HORRY COUNTY, SC (WMBF) - Several South Carolina senators and representatives are looking out for the rights of gun owners when it comes to potentially restrictive legislation.
Three bills were filed in the House over the past two weeks calling for a Second Amendment Preservation Act.
House Bill 4701 reads, "the State shall not: enforce any federal law, rule, or regulation that took effect after January 1, 2016, that limits the right of a person to own, possess, or use a firearm, ammunition, or firearm accessories."
That bill also addresses the acceptance of any federal funds or spending of any state funds that require firearms to be registered or confiscated.
A similar Second Amendment Preservation Act bill was filed in the Senate at the end of 2014 calling for the nullification of any future federal actions that unconstitutionally infringe on gun ownership.
All four bills are in the judiciary committees.
Representative Stephen Goldfinch, R-District 108, said House Bill 4701 is more of a reaction to bills filed in the Senate to create a gun ownership registry or ban assault rifles than in response to President Barack Obama's recent executive order.
In regards to the federal government, Goldfinch said South Carolina has turned down federal funding in the past that came with certain requirements.
Goldfinch said he thinks the pending legislation has a chance of passing.
Representative Gregory Duckworth, R-District 104, said the bills identify when the federal government is overreaching its capacity to govern individual states.
Frederick Wood, a politics professor at Coastal Carolina University, said these laws go against the ability for federal law to supersede state law.
"These bills are part of a recent and largely unsuccessful national trend by state legislatures to attempt to nullify federal firearms laws," he said. "The Supremacy Clause of the U.S. Constitution protects federal law from being overturned by state governments."
Wood said these nullification bills really allow legislators to let their constituents know they agree with them.
The owner of 707 Gun Shop here said many of his customers are feeling less confident in the federal government when it comes to their second amendment rights, which has shown in the customers he's seeing in the store.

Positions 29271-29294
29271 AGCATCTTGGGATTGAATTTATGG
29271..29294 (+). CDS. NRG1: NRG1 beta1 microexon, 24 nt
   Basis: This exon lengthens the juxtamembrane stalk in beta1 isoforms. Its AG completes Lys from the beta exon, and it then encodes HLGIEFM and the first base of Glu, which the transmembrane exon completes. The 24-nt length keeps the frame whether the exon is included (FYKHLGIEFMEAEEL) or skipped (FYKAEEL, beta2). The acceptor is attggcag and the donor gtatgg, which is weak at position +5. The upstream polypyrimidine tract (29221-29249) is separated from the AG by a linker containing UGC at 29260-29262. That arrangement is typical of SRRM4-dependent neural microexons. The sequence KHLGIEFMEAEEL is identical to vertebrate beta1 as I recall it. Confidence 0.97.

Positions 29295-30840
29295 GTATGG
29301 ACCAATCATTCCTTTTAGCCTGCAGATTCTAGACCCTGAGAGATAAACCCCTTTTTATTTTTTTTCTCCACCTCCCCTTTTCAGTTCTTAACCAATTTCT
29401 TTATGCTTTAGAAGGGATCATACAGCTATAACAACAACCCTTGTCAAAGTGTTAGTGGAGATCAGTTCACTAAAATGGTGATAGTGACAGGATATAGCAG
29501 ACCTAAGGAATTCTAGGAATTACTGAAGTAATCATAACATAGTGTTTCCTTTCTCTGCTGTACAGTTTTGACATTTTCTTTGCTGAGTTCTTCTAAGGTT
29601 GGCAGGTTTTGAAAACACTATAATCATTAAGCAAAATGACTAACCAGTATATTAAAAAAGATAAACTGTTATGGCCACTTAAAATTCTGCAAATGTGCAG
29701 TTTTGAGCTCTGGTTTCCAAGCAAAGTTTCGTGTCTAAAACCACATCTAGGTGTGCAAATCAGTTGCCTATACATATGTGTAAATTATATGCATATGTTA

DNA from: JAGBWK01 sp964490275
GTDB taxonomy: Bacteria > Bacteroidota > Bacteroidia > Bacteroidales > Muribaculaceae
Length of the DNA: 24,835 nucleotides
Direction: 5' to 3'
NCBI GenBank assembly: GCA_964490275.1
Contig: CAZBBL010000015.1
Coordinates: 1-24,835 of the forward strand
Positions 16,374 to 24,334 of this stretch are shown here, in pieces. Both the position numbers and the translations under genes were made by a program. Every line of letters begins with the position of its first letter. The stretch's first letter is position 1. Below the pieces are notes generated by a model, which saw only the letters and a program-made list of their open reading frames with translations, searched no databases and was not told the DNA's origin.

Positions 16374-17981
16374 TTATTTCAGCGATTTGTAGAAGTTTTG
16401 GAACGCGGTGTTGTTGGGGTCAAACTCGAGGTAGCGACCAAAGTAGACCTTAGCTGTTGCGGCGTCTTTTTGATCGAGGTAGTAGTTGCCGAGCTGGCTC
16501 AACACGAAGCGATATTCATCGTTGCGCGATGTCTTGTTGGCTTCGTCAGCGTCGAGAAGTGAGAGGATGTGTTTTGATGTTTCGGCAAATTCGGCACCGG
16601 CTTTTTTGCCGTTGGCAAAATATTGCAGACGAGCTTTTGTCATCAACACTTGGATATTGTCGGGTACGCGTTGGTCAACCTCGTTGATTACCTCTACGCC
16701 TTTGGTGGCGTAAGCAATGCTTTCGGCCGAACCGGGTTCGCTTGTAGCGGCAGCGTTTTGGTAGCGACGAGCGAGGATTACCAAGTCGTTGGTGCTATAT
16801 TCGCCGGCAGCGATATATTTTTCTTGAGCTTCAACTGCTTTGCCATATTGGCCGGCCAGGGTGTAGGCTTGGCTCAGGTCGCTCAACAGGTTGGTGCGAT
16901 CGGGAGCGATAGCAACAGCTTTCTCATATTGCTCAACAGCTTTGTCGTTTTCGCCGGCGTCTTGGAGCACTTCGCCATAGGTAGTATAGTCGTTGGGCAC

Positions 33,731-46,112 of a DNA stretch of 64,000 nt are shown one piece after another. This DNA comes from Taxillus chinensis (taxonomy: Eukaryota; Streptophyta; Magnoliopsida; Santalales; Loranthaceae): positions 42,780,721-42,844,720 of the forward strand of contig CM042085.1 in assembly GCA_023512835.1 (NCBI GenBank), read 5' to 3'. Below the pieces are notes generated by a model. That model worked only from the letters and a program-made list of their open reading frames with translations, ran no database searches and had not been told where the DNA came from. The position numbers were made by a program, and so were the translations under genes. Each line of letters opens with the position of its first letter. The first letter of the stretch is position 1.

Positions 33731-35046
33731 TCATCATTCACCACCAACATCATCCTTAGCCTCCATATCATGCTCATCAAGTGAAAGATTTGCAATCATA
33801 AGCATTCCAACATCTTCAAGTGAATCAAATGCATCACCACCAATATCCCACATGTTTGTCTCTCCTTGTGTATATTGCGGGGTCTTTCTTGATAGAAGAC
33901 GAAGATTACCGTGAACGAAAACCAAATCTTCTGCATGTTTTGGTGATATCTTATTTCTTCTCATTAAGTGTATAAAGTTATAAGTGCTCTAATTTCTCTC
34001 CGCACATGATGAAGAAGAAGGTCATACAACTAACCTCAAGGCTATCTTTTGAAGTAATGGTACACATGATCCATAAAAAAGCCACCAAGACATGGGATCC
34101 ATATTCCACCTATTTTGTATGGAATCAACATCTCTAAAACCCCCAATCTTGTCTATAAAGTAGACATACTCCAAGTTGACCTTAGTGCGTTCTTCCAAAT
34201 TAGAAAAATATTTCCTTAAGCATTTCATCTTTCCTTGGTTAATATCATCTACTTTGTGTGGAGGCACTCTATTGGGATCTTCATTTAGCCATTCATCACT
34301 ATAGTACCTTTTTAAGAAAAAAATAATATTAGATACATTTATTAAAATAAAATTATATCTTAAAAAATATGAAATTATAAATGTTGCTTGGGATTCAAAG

"I really think it's an attitude and it's a fear and I really think that's what's the difference is between this and the past gun rushes we've had."
Robert Battista said his store has seen a 60 percent increase in new customers compared to this time last year.
"We're getting a lot of people who have never, ever thought that they would ever buy a gun in their life coming in and buying their guns," he said.
Battista said he thinks the lack of confidence in the government and law enforcement are driving people to arm themselves.
"I think this is something that's going to be around for a while until we get a stronger administration, we get a stronger military, we get a stronger police force, until something changes on that," Battista said.
Joan Furlong, of the Horry County Democrats, said she's disappointed to see legislators from Horry County supporting these bills because she said an overwhelming number of democrats and republicans support sensible gun legislation.
Furlong also said South Carolina has more women killed by men, mainly with guns, than any other state, so she thinks legislators should be following Governor Nikki Haley's call to crack down on domestic violence rather than considering blocking the state from future gun regulations.